Academic Job Search

Throughout the academic year but increasing in spring quarter, the Graduate Division—in partnership with the Graduate Student Commons, the UCSC STEAM Postdoc Association (USPA), the Center for Innovations in Teaching and Learning (CITL), Career Success of Student Affairs and Success, and The Humanities Institute (THI)—offers instructional presentations, workshops, panel discussions, and other events to support graduate students and postdoctoral scholars with the academic job search. Topics and events typically include those listed on this page.

Notifications and reminders of academic job search events appear regularly in the Graduate Student Commons weekly newsletter (Mondays during the academic year), the quarterly Graduate Division newsletter (the week prior to or the first week of fall, winter, and spring quarters), and via email postings to the Graduate Division all-graduate-student and all-postdocs Google Groups.

If you’re preparing to enter the academic job market, also explore the website Academic Job Market Success by former Assistant Vice Chancellor Gwynn Benner of Student Affairs and Success. It has sections on:

Writing the Curriculum Vitae (CV)cc-logo-no-slogan-150-x-34.png

Applications for academic positions and some industry, government, and non-profit research positions require a CV instead of a resume. The website Academic Job Market Success by former Assistant Vice Chancellor Gwynn Benner of Student Affairs and Success covers CV Writing and Converting Your CV to a Resume. The following video about the CV by Gwynn Benner discusses:

  • Differences between a CV and a resume, what belongs in each, and how many pages each typically is, depending on years of experience
  • How to organize a CV based on type of position you’re applying for (primarily teaching or research)
  • Style tips, such as font size
  • Details on section content and formatting
  • And more!

To access the video, you must sign in with your CruzID (UCSC email address) and Gold Password.

The left menu CV Writing option links to a CV Writing workshop by Veronica Heiskell, associate director of experiential learning and student employment with Career Success.

Writing the Contributions to Diversity Statement

The instructional presentation guides those entering the academic job market in crafting the often requisite contributions to diversity statement as part of academic portfolios, along with the CV and teaching and research statements.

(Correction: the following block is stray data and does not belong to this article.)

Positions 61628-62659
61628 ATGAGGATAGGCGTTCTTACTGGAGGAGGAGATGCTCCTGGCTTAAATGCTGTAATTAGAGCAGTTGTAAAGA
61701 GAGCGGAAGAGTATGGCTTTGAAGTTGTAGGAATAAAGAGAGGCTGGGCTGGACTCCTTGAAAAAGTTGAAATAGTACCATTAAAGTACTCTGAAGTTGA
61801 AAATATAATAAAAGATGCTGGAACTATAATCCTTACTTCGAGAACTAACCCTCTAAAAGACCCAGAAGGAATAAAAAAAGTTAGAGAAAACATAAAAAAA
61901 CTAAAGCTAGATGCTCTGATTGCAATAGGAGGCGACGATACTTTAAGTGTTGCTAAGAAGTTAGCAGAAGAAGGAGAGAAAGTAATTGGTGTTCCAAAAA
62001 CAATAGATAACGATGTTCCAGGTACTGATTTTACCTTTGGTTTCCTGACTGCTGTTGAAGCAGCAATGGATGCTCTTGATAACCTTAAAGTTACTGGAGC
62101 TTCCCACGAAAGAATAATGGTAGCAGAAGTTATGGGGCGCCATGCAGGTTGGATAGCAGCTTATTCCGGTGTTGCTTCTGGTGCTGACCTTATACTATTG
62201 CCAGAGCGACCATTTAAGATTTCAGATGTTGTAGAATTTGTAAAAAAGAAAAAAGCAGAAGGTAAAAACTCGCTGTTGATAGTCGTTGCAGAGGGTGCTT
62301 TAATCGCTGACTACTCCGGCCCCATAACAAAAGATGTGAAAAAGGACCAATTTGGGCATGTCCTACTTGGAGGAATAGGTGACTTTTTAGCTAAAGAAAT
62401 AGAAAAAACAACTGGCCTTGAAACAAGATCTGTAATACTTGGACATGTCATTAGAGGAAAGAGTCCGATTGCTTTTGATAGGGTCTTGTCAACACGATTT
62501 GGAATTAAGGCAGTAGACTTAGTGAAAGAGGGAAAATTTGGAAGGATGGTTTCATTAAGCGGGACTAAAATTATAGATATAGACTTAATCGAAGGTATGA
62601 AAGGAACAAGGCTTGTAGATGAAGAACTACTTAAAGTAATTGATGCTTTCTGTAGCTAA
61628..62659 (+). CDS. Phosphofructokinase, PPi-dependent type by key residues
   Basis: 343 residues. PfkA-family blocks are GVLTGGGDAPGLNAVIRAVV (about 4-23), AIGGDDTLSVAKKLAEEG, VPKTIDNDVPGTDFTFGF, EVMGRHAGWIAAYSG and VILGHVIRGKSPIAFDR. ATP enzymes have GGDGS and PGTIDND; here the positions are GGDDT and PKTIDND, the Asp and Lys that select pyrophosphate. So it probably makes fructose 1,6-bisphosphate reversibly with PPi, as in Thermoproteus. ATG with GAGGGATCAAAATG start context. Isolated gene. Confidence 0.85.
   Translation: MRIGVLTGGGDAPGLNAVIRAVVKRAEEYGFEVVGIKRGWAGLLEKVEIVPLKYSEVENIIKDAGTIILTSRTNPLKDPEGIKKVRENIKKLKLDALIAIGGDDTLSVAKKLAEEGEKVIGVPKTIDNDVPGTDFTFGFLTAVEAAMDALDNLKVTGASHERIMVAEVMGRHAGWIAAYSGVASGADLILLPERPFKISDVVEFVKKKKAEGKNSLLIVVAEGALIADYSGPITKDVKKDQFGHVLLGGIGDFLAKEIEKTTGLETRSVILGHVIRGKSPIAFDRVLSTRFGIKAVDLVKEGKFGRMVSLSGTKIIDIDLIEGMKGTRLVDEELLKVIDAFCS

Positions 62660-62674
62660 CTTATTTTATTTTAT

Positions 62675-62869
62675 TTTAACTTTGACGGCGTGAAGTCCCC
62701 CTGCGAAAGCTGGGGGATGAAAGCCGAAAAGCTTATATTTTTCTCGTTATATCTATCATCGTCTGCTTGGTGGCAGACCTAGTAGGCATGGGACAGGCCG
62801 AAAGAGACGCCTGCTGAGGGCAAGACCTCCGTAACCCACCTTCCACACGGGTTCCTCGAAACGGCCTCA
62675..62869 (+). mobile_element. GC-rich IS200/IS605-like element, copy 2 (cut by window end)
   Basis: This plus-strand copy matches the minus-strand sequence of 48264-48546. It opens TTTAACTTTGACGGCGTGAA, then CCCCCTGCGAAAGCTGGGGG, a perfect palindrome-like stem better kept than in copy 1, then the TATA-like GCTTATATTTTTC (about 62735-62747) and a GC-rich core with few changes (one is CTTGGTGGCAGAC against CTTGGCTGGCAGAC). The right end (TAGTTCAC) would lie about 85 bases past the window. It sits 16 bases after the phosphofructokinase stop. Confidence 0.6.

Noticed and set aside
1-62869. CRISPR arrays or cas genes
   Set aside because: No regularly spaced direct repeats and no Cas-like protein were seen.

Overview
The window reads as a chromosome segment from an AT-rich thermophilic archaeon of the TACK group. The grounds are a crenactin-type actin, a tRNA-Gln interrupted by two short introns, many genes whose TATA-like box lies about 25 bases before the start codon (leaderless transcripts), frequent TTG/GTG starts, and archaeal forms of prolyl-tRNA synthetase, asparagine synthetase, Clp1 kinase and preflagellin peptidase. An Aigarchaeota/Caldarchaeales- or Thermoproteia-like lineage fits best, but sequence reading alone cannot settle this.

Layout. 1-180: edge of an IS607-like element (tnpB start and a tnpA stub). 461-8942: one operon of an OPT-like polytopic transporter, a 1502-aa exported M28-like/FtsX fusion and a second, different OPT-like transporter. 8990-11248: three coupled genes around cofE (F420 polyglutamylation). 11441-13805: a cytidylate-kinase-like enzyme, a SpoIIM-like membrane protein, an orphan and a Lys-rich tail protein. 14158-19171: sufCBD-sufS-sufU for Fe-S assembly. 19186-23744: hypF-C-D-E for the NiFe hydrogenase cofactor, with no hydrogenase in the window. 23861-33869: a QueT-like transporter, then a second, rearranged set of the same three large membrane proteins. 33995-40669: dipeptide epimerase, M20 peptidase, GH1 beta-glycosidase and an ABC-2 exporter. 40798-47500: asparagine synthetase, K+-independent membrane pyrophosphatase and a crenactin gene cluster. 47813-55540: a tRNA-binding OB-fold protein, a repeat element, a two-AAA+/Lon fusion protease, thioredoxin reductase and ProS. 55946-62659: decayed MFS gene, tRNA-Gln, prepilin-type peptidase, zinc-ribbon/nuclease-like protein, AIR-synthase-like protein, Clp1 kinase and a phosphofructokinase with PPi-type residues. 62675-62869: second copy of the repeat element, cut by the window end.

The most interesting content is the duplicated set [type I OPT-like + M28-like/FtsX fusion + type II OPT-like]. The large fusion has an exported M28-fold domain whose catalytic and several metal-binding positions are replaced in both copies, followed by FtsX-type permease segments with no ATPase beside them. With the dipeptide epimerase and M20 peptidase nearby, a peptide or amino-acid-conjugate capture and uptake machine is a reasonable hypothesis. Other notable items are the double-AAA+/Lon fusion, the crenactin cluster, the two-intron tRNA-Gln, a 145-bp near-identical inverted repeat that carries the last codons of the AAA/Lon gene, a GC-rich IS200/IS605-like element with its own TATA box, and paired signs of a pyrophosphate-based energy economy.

• What is the contributions to diversity statement?
  • What to include and not include in a contributions to diversity statement
  • How to demonstrate action to promote diversity, equity, and inclusion

citl-logo.pngWriting the Teaching Statement and Preparing the Teaching Portfolio

This interactive workshop offers tools for writing and revising a statement of teaching philosophy, a useful document not only for academic job materials and grant applications, but also for documenting and developing teaching more generally. The instructor will also discuss strategies for developing a teaching portfolio that centers student learning, provides evidence of effective teaching, and communicates educational values.

Writing the Research Statement

The research statement describes the graduate student’s or postdoctoral scholar’s current research and plans for future research endeavor. The description of current research includes how the applicant will communicate results, such as publication in a dissertation, paper, book, and so on. The statement should showcase research success and independence. Read more about the research statement.

logo3ccc3.jpgApplying to California Community Colleges

Sponsored by the California Community Colleges (CCC) Registry, the director of the CCC Registry moderates this panel discussion with UCSC graduate student alumni who currently teach at California community colleges. The 2020 panel included graduate alumni working at Cabrillo College (Aptos), De Anza College (Cupertino), Diablo Valley College (Pleasant Hill and San Ramon), Evergreen Valley College (San Jose), and San Jose City College and representing the fields of chemistry, literature, music, and psychology. The 2021 panel features a return of most members of the 2020 panel, with additional representation of San Diego City College.

Interviewing and Negotiating Salary and Benefits

You got an interview! Now prepare to give a professional interview in this workshop by actually practicing. When you get the job offer, prepare to negotiate the terms of your acceptance, including your salary, by actually practicing. This interactive workshop provides the information and techniques you need for both conversations.

For information specific to the academic job interview and compensation negotiation, explore the information in the website Academic Job Market Success created by retired UCSC Student Affairs and Success Assistant Vice Chancellor Gwynn Benner, the Preparing for the Interview and Negotiating the Position sections.


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